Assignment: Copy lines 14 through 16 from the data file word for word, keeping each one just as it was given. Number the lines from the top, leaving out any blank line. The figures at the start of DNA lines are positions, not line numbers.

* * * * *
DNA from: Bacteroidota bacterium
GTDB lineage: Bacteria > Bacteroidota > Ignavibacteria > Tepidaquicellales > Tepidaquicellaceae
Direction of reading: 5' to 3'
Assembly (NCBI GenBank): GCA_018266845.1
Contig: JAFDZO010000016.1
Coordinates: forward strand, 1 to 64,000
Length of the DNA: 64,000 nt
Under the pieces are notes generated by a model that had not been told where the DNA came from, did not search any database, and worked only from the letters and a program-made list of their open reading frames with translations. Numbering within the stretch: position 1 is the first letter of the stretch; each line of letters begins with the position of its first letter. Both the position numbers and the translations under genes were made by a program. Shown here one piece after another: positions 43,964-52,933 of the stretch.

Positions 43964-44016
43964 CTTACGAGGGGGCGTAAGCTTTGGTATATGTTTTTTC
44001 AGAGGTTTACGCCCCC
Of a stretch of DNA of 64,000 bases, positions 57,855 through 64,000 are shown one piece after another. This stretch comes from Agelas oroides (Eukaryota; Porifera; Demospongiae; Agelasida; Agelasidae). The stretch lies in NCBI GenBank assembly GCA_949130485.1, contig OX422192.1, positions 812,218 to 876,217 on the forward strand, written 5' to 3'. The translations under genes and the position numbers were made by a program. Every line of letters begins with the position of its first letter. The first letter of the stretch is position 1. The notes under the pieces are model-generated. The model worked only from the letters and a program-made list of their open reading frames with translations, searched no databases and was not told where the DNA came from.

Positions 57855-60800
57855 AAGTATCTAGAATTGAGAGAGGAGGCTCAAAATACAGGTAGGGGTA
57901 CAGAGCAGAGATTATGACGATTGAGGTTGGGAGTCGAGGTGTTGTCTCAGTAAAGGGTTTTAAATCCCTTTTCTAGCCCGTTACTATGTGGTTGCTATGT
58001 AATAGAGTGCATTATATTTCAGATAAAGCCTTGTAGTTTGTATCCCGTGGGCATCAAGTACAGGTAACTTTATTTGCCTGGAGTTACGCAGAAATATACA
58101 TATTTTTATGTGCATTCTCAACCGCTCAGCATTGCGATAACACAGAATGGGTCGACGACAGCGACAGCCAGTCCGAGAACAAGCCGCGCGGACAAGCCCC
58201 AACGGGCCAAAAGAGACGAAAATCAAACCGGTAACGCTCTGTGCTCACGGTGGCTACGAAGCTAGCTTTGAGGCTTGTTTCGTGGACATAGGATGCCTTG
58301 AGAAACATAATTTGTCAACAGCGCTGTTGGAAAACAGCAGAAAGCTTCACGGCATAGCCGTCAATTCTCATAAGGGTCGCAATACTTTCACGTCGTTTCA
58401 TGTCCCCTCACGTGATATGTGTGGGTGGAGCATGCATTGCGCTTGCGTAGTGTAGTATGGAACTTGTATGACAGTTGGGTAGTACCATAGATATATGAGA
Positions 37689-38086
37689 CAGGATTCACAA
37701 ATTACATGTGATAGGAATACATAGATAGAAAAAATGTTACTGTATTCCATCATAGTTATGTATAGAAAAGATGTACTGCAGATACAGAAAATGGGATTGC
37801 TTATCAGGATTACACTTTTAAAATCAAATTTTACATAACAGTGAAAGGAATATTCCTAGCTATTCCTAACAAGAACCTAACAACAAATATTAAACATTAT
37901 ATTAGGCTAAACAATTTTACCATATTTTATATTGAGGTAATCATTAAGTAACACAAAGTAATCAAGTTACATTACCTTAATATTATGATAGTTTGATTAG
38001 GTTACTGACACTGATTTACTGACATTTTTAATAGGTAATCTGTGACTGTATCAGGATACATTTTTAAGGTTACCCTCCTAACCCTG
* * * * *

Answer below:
57855 AAGTATCTAGAATTGAGAGAGGAGGCTCAAAATACAGGTAGGGGTA
57901 CAGAGCAGAGATTATGACGATTGAGGTTGGGAGTCGAGGTGTTGTCTCAGTAAAGGGTTTTAAATCCCTTTTCTAGCCCGTTACTATGTGGTTGCTATGT
58001 AATAGAGTGCATTATATTTCAGATAAAGCCTTGTAGTTTGTATCCCGTGGGCATCAAGTACAGGTAACTTTATTTGCCTGGAGTTACGCAGAAATATACA